Thursday, 11 January 2007

The state of the Independent.

Eddie Campbell interviews Lat at First Second Books. (part one)
* * * *
Hayley Campbell sent me a package from England. First out of it is a copy of the special edition of the magazine that comes with the newspaper the Independent on Sunday. This edition, of 10 oct 2006, is special because they've let the comics crowd take it over. A good idea in principle, and I get to see a few of my old pals appear 'in public.'

There are four pages of Chris Ware, one of text introducing three pages of his 'Building Stories'. I'm presuming its a new presentation of the set that ran in the NY Times, which ranks among Ware's finest works. There's a five page interview with Marjane Satrapi with a huge portrait of her by Charles Burns. Paul Gravett on Alan Moore, Melinda Gebbie and Lost Girls for four pages, couple of other features, and then comics people get to illustrate the regular sections, instead of the usual photographs. Nick Abadzis on food and drink, Neal Fox on fashion, Ed Hillyer on style, Barnaby Richards on homes (right), Guy DeLisle on motoring. A lovely idea.

But I have found that the whole package tends to invite deconstruction rather than enjoyment. Looking at Ware first:
“The idea of serialised fiction in periodicals is by no means new, your literature-shaping and deadline-crushed countryman Charles Dickens being probably the best and most successful example."
Is that a wise thing to write? surely it's the parts of his work due most to the serial nature of the conception that make Dickens dreary to the modern consumer.

"It's probably immaterial to mention here that such cartoon serialisation gave rise to both the radio and television sitcom, but I'll do it anyway"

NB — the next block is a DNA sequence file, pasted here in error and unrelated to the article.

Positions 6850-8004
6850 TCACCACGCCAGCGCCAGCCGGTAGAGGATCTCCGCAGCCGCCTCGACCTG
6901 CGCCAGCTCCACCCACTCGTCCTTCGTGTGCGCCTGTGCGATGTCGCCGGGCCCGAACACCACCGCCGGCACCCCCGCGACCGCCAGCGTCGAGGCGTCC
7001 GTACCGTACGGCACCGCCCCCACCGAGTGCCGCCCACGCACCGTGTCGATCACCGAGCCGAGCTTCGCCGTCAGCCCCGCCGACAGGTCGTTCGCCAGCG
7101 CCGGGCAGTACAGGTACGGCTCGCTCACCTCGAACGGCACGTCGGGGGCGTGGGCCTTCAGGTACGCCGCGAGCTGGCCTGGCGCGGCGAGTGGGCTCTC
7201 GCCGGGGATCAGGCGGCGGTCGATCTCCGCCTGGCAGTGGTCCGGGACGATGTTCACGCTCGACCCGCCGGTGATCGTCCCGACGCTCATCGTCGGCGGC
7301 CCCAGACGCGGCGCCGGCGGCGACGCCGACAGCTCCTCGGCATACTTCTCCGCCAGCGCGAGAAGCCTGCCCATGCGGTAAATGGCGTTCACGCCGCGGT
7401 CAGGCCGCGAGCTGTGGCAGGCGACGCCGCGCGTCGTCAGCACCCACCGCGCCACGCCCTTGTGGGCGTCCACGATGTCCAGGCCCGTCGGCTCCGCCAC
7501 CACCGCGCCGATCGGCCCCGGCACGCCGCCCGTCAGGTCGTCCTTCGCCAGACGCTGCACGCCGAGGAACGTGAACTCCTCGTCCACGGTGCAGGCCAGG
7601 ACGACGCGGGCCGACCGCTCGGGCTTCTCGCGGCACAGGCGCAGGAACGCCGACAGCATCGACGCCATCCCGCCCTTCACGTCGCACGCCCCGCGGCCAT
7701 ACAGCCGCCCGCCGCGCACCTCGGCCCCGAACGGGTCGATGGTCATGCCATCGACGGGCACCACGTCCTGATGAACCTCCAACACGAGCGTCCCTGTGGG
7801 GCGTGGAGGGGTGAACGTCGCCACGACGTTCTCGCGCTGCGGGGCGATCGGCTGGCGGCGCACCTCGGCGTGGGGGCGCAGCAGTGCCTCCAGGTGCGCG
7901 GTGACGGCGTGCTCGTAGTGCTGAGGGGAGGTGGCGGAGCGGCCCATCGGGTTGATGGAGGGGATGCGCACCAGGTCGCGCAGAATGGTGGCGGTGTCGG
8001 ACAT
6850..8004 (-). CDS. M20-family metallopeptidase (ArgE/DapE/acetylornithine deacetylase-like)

Again, in this consumer age, Is it a good and practical manoeuvre to tell the reader that there are available more up-to-date models than the one you're presenting?

"Most art forms don’t require an explanation or justification every time a new composition appears…but for some reason comics are still “emerging” as a viable art form in their own right… "
The term 'art form' strikes me as somewhat outmoded. The concern with an activity being an art form or not an art form belongs to another time when when the world thought such things mattered. Out of curiosity I googled 'art form' and the first thing to come up was:
"Art - Wikipedia, the free encyclopedia
An art form is a specific form for artistic expression to take, ... Are comics an art form, medium, genre, style, or perhaps more than one of these? ..."

COMICS! The last damn thing in the world that wants to be an art form!. Or maybe not. I have a book on my shelf: Arguing About Art: Contemporary Philosophical Debates. ed Alex Neill and Aaron Ridley there are a pair of essays arguing the case for food as an art form. "What I am about to show is that it (food) does not have the same kinds of meaning as the major art forms have." (Elizabeth Telfer). Art has meaning? where? For quite some time now High Art has removed itself beyond not just function and beauty but also meaning. In fact High Art does not tend to concern itself with 'form' either. In the postmodern, democratic world the question of whether this or that is an 'art form' is surely irrelevant. The danger in all of Ware's piece is to paint comics into a very conservative position, asking for the blessing of some imagined authority, which Is not quite what the medium needs.